This year (2021) I’ve been building and experimenting with Kubernetes on a cluster of Raspberry Pis. This is an index to a series of posts about things that I’ve done and learned in the process.

My cluster on March 6. It hasn’t taken over the house — yet!

Future topics include a few things that I’ve done and more that I hope to do:

  • Building a first app
  • Building a “real” app: a gRPC service backed by a PostgreSQL database with a Flutter frontend
  • PostgreSQL on Kubernetes
  • Running repeated tasks on Kubernetes with CronJobs

For the first post in this series, see Part 1: the Hardware.

While this wasn’t the first thing that I did with my cluster, it was the first thing that I wanted to do, and now having reset and reinstalled everything a few times, it’s become the first thing that I do when I start a fresh cluster.

I’m going to describe setting up the dashboard to serve on a domain using TLS. This has security risks, so think carefully before you do this, and while you might be comfortable with this for your home lab, please don’t do this…

For the first post in this series, see Part 1: the Hardware.

Kubernetes is not famous for simplicity, so when I discovered that Canonical published a curated configuration of Kubernetes that I could install as a single package, microk8s became my system of choice for running my cluster.

I found the installation instructions clear, including some specific configuration required for Raspberry Pi.

I’m using the 1.21/stable channel, so I installed microk8s on each node with:

sudo snap install microk8s --channel=1.21/stable --classic

Next I picked one node to initially configure and went through the next two steps in the docs (“join…

For the first post in this series, see Part 1: the Hardware.

The Nodes and Network

Setting up my nodes and network was straightforward, but I’ll describe it here for completeness. The first thing that I had to do for each Pi was get it to boot and attach to my network, where I could then assign it an IP address.

I’m using Ubuntu Server 20.10 64-bit (arm64). This has a few disadvantages: There’s no raspbi-config, so it’s harder to configure WiFi and GPIO settings (which I don’t plan to use), and graphics support isn’t as good — when I tried installing Ubuntu Desktop…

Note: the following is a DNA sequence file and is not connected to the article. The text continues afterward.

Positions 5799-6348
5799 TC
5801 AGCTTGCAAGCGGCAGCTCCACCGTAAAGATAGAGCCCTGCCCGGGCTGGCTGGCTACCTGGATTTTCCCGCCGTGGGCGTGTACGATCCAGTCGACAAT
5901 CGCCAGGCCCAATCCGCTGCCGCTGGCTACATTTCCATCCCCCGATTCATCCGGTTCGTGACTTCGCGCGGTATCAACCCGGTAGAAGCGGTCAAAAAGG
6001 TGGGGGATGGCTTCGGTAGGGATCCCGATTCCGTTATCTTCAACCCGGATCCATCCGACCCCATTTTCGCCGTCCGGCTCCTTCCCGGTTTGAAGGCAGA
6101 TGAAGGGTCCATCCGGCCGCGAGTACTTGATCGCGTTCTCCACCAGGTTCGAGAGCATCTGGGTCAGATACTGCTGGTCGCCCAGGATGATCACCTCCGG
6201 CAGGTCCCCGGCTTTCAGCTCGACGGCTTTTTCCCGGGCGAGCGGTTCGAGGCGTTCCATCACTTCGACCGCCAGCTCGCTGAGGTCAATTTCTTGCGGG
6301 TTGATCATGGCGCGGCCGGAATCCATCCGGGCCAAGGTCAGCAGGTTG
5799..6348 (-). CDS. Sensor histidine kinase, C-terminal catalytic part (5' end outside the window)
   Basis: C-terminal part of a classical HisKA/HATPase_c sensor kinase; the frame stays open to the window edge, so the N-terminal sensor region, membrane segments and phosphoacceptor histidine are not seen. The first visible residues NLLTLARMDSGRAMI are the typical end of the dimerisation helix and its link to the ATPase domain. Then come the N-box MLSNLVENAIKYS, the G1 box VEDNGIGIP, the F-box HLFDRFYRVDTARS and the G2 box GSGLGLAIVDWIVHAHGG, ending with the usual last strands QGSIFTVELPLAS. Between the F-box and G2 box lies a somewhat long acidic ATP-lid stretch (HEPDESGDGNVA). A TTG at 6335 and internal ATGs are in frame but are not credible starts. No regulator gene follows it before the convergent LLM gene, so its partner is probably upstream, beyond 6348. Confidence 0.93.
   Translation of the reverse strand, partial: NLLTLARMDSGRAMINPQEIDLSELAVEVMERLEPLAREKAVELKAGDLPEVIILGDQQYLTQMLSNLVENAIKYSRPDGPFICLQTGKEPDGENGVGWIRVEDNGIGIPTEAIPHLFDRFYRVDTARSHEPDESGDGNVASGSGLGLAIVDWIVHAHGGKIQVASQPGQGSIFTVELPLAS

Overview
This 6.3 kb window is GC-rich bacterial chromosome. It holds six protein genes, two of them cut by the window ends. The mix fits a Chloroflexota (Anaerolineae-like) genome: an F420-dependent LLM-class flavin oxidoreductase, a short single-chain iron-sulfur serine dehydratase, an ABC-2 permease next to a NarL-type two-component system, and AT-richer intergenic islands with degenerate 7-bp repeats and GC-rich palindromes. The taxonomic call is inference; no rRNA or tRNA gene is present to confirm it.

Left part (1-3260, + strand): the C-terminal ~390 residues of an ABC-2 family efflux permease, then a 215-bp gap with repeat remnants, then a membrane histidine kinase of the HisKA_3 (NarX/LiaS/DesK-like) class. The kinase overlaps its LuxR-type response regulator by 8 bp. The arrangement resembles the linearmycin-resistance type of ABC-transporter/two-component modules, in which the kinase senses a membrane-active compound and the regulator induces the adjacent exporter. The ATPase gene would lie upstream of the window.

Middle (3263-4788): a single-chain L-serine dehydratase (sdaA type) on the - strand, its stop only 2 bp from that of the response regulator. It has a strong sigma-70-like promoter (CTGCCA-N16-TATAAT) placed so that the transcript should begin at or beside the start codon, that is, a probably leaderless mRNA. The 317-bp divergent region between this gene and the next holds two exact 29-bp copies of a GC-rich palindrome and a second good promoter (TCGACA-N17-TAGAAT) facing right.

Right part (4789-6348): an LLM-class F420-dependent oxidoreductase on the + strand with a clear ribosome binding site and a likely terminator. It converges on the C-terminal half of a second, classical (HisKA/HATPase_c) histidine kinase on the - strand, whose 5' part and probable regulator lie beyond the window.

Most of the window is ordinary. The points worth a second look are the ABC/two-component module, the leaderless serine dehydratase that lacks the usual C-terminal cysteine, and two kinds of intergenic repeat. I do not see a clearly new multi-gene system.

Late last year I started thinking about building a Raspberry Pi cluster. For years I’d read about people running Kubernetes on Raspberry Pis and thought that the experience of building a Pi cluster would be a great learning exercise, but didn’t want to build a cluster to just run toy projects. But when the Pi 4 appeared, I felt that the time had come to try to build something useful (and fun).

The Hardware

Early this year I started gathering parts; first a couple of Pi 4 boards from Adafruit, and then after looking at lots of cluster racks I found a…

Using Go and PostgreSQL to analyze a year of streaming.

By now, Spotify users everywhere have gotten their 2019 Wrapped results. I wasn’t too surprised by mine, partly because I knew I’d spent a lot of time exercising to music by a soon-to-be-returning band from the 90s, but also because I’d recently used Spotify’s privacy data download to take a direct look at my history for the last year, which Spotify keeps in exhaustive detail.

Getting my play history from Spotify

It begins with a request at, where (down near the bottom), Spotify users can request a download that includes “a copy of your playlists, searches, streaming history for the past year, a list of…

Logos for the OpenAPI Initiative and the gRPC project.

Spend some time working with OpenAPI and gRPC and you’ll notice that these two technologies have a lot in common. Both are open source efforts, both describe APIs, and both promise better experiences for API producers and consumers. So why do we need both? If we do, what value does each provide? What can each project learn from the other?

We need to talk about APIs.

OpenAPI and gRPC are two approaches to building networked APIs. Quoting the Google API Design Guide, networked APIs are:

Application Programming Interfaces that operate across a network of computers. …

By Pablo RM from Madrid, Spain [CC BY 2.0 (], via Wikimedia Commons

A year ago, I found a job in one of the world’s biggest API companies. You probably know us for Search, Mail, Maps, or any of the dozens of apps that we have in the Android and iOS app stores. Those apps range all the way from delivering YouTube, one of the largest sources of worldwide internet traffic, to fun VR demonstrations about Abbey Road and The Bohemian Rhapsody. We have a lot of apps, and another thing that we do a lot is build data centers.

Tim Burks

Software developer in the SF Bay area. Electronic Design Automation, iOS apps, and now API tools for the world’s largest computer.

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